If you make contributions to an eligible retirement plan or IRA, you may qualify for an additional tax credit known as Qualified Retirement Savings Contributions or Saver's Credit. This needs to be claimed on the IRS form 8880 but is not given to all taxpayers. What is this credit and who is eligible?
What is the Qualified Retirement Savings Contributions/Saver's Credit?
In some cases, taxpayers that make contributions to certain types of retirement plans and IRAs can claim a tax credit based on their savings each year. This runs up to $1,000, or $2,000 for joint filers, but is paid proportionately based on factors such as adjusted gross income and filing status which are used to create the qualifying contribution amount.
In basic terms, this means that lowest income taxpayers are likely to receive the highest credits. According to the IRS, the credit given ranges from 10-50%. The Saver's Credit does not replace other tax benefits that come as standard with eligible retirement plans but is given in addition to them.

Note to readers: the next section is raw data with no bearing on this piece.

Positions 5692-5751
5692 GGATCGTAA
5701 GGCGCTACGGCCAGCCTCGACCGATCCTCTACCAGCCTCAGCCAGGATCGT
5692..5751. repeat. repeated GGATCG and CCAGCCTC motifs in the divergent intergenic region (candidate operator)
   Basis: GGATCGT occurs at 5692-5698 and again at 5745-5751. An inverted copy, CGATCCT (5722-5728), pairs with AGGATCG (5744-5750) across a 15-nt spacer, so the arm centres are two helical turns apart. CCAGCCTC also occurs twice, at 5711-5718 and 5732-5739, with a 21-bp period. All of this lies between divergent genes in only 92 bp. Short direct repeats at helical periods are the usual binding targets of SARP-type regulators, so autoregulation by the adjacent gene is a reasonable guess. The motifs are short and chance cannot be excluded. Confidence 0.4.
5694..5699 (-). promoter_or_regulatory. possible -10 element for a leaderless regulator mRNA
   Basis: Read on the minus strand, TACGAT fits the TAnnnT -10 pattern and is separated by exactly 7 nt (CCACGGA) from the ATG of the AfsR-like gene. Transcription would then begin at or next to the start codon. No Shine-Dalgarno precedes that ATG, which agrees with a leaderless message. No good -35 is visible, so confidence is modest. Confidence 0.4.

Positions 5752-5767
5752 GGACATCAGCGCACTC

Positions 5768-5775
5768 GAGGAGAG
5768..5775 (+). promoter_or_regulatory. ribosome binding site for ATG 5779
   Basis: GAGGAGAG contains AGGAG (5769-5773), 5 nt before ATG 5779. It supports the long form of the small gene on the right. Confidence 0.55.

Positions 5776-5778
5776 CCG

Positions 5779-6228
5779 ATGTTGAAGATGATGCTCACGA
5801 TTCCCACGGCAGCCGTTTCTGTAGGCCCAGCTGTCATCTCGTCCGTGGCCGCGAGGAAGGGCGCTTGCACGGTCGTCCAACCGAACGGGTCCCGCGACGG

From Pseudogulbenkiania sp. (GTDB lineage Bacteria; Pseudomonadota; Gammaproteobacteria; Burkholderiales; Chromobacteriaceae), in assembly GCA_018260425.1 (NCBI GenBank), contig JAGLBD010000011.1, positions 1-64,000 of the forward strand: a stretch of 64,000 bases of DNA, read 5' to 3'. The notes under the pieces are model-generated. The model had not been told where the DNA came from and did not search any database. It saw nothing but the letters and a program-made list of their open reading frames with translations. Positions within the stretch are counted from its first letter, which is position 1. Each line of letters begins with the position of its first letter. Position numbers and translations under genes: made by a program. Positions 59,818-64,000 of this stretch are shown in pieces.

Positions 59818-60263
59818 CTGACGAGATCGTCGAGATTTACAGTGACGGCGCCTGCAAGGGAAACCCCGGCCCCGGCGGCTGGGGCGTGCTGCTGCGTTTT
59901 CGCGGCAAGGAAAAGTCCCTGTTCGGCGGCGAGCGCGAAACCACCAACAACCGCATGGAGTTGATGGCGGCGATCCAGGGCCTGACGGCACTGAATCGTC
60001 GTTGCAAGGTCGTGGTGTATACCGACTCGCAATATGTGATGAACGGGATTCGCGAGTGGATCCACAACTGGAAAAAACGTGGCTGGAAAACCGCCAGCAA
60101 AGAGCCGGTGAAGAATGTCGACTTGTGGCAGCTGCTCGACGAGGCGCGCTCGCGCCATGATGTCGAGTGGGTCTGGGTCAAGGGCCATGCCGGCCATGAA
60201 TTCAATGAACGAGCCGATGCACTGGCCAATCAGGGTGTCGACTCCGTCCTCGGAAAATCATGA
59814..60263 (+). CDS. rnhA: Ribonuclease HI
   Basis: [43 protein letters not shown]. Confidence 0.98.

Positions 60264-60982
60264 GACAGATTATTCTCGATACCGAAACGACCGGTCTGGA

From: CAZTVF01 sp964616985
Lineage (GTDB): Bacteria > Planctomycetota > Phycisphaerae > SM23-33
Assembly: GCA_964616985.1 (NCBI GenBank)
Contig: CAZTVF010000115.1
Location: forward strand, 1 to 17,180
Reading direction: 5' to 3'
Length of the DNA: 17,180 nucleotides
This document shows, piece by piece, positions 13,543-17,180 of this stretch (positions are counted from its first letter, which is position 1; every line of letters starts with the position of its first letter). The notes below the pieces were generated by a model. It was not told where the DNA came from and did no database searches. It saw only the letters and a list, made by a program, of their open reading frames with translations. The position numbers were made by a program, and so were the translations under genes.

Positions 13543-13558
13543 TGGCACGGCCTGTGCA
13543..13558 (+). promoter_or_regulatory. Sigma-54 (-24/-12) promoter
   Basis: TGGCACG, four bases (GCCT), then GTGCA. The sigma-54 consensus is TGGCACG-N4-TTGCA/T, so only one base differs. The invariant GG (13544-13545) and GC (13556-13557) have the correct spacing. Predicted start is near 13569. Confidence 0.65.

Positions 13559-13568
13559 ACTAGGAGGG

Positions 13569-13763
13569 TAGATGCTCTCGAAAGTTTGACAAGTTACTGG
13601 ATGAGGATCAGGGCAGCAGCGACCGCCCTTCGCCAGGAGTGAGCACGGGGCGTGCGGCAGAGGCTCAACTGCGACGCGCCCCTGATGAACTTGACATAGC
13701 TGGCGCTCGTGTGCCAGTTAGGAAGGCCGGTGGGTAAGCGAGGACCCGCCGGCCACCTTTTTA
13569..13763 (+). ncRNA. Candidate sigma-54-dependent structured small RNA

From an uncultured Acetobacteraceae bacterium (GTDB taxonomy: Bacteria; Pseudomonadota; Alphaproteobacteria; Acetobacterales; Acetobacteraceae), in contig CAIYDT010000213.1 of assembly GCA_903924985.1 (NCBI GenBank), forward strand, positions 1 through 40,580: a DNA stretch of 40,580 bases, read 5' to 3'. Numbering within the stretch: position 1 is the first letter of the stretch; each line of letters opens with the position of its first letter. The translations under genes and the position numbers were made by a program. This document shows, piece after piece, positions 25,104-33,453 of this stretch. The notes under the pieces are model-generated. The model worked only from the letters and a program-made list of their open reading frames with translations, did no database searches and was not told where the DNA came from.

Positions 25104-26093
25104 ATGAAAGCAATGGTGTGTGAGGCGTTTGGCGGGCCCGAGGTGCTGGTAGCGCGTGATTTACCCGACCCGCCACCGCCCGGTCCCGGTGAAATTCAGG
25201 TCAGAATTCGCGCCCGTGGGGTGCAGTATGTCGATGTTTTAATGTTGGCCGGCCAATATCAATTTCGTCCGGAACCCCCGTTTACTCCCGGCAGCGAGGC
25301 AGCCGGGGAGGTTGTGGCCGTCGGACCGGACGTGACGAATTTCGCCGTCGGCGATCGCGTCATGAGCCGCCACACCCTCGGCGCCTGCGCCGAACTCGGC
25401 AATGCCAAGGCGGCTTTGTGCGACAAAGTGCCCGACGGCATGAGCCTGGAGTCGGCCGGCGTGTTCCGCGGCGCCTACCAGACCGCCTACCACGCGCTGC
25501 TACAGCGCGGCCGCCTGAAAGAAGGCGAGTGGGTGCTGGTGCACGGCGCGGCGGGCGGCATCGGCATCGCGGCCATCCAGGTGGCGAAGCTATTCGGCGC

IRS Form 8880 Tax Instructions: Who is Eligible?
There are certain eligibility criteria that must be met to qualify for an 8880 tax credit. For example, you, or your spouse if you are filing jointly, must have made one or more of the following contributions to plans such as:
- A 401(k), 403(b), SEP, SIMPLE or governmental 457 plan.
- A traditional or Roth IRA (rollover contributions do not count).
- A 501(c) (18) (D) plan.
- A defined contribution plans that qualifies under section 4974(c).
Distributions Also Affect the Retirement Savings Contribution Credit
If you have taken any distributions from a retirement plan, then this could also affect the credit you are given. These will need to be inputted into form 8880 for the two years before the claim year, the claim year itself and any time thereafter until the filing date (and extensions) for the relevant return.
You can download form 8880 on the IRS website. This form is used to work out how much credit will be given so that you can fill out the relevant field in your individual income tax return. It can be submitted with a 1040 or a 1040A but not with a 1040EZ.
Older people looking for tax filing and preparation advice may find it useful to check out the AARP's free Tax-Aide program and the site's online 1040 calculator to estimate taxes and refunds owed. It is also worth making sure to claim all available exemptions to reduce overall taxable income.
Sources: IRS.gov. Accessed online 4th January 2011.